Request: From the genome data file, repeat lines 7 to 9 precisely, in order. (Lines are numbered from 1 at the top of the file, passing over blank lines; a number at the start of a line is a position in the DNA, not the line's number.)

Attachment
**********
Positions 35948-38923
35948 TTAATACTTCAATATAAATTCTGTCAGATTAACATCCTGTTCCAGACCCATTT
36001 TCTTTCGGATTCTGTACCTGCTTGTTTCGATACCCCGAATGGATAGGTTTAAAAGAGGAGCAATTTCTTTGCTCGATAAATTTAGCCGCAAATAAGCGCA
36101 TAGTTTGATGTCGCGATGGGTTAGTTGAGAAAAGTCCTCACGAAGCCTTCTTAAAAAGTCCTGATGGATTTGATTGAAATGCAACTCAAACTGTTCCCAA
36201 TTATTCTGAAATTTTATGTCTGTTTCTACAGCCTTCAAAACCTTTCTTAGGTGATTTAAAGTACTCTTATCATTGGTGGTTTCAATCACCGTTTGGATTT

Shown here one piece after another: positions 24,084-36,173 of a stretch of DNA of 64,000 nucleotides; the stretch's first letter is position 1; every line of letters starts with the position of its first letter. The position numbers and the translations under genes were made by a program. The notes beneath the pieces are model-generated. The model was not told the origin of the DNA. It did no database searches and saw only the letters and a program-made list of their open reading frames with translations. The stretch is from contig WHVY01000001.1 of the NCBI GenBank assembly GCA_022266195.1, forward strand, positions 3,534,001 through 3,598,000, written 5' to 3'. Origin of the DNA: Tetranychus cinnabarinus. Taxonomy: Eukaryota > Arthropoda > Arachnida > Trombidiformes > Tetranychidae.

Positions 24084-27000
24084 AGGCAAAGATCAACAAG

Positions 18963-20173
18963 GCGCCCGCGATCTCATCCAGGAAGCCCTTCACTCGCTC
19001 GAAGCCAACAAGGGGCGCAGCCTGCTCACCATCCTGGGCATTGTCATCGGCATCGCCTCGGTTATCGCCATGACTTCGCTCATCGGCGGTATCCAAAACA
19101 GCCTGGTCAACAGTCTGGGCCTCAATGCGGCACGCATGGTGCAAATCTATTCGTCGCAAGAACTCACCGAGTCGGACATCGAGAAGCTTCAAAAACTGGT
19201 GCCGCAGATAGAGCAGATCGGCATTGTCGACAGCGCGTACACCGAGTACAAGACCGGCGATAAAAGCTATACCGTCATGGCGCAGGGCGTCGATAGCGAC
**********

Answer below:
Positions 24084-27000
24084 AGGCAAAGATCAACAAG

Positions 18963-20173